Paul Allen-funded research yields brain map
Microsoft Corp. co-founder Paul Allen has invested and unveiled a multi-million dollar project that is being hailed as a "GPS for the brain."
The new "anatomically and genomically comprehensive" map of the human brain will likely impact research into Alzheimer's, Parkinson's, multiple sclerosis, autism, as well as other neurological diseases, according to CBS News.
"Until now, a definitive map of the human brain at this level of detail simply hasn't existed. For the first time, we have generated a comprehensive map of the brain that includes the underlying biochemistry," said Allan Jones, chief executive of the Allen Institute for Brain Science.
Dr. Jones calls the brain the most complicated and important organ of the human body. What is so unique about this new three-dimensional map is that it shows the location of genes as they are being expressed.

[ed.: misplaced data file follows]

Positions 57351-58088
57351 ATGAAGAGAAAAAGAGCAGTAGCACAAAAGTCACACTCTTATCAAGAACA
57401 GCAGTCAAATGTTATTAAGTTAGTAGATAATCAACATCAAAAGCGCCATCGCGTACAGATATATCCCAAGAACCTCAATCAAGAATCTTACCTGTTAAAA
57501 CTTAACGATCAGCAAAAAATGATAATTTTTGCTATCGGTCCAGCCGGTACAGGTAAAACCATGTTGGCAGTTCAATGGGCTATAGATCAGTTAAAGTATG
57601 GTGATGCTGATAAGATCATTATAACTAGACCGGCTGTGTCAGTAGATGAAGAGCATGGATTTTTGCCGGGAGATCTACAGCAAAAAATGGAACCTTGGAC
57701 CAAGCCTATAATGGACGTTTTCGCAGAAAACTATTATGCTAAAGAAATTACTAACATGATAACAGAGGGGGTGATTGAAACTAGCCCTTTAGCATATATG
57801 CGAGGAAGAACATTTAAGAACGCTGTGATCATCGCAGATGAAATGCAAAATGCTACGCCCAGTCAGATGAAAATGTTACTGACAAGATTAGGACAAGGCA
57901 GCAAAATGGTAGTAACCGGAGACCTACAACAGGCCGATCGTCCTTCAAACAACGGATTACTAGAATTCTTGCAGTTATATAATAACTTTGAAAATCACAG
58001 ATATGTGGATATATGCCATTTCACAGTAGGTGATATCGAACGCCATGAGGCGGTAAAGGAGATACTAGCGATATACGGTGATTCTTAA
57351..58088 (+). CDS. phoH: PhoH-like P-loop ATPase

The researchers used two normal adult brains as models for constructing the brain map. They took into account about 1,000 anatomical marks and 100 million data points, according to the Wall Street Journal.
One amazing discovery from this measure of brain activity is that for any two human brains, the similarity in neural activity is about 94 percent.
The Human Genome Project (HGP) was completed in 2003, achieving its goal of identifying the genes that make up human DNA. According to the U.S. Department of Energy Genome Program, there are about 20,000 to 25,000 genes in humans.
More than 80 percent of those genes are active in the brain, according to researchers of the brain map.
"We feel confident that we are giving a good average picture of the human brain to the people who are mining this data," said Jones.
The brain map – or brain atlas – has already provided about 4,000 scientists with insight into brain anatomy. The project is expected to expand and include other brains in the archive, including female brains, according to the WSJ.